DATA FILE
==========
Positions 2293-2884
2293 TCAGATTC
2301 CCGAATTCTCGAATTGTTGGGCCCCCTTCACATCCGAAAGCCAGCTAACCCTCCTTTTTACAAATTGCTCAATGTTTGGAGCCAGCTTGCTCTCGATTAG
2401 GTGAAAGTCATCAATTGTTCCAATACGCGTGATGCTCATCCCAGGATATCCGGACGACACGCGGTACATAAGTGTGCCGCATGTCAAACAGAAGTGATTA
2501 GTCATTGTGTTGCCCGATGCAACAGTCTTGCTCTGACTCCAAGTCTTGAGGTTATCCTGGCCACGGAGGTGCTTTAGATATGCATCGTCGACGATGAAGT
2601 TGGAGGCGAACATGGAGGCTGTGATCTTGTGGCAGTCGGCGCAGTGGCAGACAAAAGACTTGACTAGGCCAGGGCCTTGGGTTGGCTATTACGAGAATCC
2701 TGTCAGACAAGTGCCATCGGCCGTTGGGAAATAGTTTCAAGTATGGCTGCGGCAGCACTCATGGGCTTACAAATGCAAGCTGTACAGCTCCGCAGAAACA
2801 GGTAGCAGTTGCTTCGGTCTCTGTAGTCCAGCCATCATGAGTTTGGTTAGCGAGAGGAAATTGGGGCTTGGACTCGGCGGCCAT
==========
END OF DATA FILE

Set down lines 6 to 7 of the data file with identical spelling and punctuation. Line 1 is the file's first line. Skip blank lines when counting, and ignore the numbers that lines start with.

2601 TGGAGGCGAACATGGAGGCTGTGATCTTGTGGCAGTCGGCGCAGTGGCAGACAAAAGACTTGACTAGGCCAGGGCCTTGGGTTGGCTATTACGAGAATCC
2701 TGTCAGACAAGTGCCATCGGCCGTTGGGAAATAGTTTCAAGTATGGCTGCGGCAGCACTCATGGGCTTACAAATGCAAGCTGTACAGCTCCGCAGAAACA